The emptiness engendered by fear must be replaced by forgiveness. That is what the Bible means by “There is no death,” and why I could demonstrate that death does not exist. I came to fulfill the law by reinterpreting it. [T-1.IV 4.1-3]
Jesus discusses the crucifixion in Chapter VI where he explains why it was a
Demonstration. He could not die because he lives as spirit as we all do, and
his body was an illusion.
The last reference to death comes in the pamphlet The Song of Prayer.
The body’s healing will occur because its cause has gone. And now without a cause, it cannot come again in different form. Nor will death any more be feared because it has been understood. There is no fear in one who has been truly healed, for love has entered now where idols used to stand, and fear has given way at last to God. [S.3.III.6.3-6]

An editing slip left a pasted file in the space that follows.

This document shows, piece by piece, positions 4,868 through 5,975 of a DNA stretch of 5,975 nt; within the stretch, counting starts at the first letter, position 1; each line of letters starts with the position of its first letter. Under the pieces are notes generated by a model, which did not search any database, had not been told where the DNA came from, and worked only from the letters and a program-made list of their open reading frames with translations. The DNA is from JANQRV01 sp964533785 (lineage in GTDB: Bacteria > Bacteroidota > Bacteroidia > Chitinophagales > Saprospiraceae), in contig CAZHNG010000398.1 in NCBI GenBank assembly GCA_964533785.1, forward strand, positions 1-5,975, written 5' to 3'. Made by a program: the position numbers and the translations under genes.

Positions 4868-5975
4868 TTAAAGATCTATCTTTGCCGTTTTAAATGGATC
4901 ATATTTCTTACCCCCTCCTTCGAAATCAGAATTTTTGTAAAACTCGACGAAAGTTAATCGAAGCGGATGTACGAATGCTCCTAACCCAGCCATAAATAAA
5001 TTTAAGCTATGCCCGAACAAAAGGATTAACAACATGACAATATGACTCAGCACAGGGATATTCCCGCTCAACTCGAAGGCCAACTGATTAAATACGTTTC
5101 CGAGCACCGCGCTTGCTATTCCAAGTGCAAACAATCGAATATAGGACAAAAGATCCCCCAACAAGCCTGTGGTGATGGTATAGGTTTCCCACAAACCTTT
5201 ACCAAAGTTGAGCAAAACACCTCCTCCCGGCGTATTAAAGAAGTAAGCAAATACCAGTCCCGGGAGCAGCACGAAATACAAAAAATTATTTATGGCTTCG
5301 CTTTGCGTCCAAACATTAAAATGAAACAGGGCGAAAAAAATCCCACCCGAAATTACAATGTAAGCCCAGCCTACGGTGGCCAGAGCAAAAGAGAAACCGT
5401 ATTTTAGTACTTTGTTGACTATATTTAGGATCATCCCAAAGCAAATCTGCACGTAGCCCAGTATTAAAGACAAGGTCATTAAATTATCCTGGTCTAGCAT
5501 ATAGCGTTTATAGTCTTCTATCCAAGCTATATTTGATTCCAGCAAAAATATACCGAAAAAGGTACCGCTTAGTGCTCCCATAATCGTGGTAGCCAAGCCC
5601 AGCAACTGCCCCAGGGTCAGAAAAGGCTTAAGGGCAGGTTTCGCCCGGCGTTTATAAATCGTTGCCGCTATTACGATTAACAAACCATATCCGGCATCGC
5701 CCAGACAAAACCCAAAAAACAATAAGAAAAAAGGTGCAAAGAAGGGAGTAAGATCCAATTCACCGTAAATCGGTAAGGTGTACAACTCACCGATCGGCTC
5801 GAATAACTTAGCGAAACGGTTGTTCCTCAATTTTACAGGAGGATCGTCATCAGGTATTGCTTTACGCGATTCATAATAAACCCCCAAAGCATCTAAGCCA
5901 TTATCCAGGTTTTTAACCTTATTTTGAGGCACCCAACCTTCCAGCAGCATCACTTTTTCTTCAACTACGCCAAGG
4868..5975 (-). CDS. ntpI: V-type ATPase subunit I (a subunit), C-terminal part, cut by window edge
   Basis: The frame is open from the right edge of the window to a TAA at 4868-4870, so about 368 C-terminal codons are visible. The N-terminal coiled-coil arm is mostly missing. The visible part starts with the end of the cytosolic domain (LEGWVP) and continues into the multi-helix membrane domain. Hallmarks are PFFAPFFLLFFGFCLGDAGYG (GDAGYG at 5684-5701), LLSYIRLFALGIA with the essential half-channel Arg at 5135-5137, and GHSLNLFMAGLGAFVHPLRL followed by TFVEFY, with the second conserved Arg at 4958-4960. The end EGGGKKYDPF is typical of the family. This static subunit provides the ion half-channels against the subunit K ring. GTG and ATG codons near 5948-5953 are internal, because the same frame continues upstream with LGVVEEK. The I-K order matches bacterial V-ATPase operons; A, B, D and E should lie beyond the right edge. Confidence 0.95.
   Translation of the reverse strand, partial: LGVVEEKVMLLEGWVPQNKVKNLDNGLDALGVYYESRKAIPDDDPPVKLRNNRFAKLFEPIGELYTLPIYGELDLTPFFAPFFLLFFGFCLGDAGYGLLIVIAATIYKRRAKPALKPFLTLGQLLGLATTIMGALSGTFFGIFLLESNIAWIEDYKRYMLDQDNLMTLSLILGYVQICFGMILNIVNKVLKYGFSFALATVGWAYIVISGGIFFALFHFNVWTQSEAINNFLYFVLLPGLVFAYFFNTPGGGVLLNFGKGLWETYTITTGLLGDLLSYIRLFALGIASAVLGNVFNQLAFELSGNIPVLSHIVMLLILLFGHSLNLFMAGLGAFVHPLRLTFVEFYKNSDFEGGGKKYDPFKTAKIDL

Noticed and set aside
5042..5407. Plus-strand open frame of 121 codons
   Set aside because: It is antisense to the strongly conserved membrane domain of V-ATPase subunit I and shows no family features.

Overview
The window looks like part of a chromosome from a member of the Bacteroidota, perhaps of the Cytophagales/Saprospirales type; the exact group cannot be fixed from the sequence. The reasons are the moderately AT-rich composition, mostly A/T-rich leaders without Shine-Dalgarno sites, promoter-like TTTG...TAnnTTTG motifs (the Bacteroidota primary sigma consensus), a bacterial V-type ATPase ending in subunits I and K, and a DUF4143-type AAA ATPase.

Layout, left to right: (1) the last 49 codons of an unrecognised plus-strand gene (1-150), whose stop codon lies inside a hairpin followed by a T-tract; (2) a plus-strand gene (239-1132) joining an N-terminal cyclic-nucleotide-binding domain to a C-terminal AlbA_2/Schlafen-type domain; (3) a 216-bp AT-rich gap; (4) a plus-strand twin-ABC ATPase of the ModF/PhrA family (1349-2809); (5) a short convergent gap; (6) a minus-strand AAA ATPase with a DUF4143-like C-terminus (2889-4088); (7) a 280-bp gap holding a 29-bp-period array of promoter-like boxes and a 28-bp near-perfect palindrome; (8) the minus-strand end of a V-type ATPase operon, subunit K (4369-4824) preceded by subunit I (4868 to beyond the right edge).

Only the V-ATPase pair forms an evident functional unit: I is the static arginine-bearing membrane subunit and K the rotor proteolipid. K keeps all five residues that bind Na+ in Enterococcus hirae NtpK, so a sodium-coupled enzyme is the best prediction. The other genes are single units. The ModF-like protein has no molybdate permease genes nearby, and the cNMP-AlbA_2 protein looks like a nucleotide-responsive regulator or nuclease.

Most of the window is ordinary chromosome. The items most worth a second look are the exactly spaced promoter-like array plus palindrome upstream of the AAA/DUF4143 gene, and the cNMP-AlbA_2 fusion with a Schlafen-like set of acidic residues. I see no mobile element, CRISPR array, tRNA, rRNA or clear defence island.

Between these two excerpts Jesus repeats his teaching about death
over and over in various contexts. Here is that view from Ken Wapnick’s
Glossary-Index for A Course in Miracles (4th ed. P.53).
…the final witness to the seeming reality of the body and the separation from our creator, Who is life;
…if the body dies then it must have lived, which means its maker — the ego — must be real and alive as well;
…also seen by the ego as the ultimate punishment for our sin of
separation from God.
The quiet laying down of the body after it has fulfilled its purpose as a
Marianne gave us a meaningful example of the last sentence of Ken’s definition, as he also did when he passed away in December of 2013. Marianne and Ken were friends. She appreciated his teaching, and he valued her writings. Here is one of them.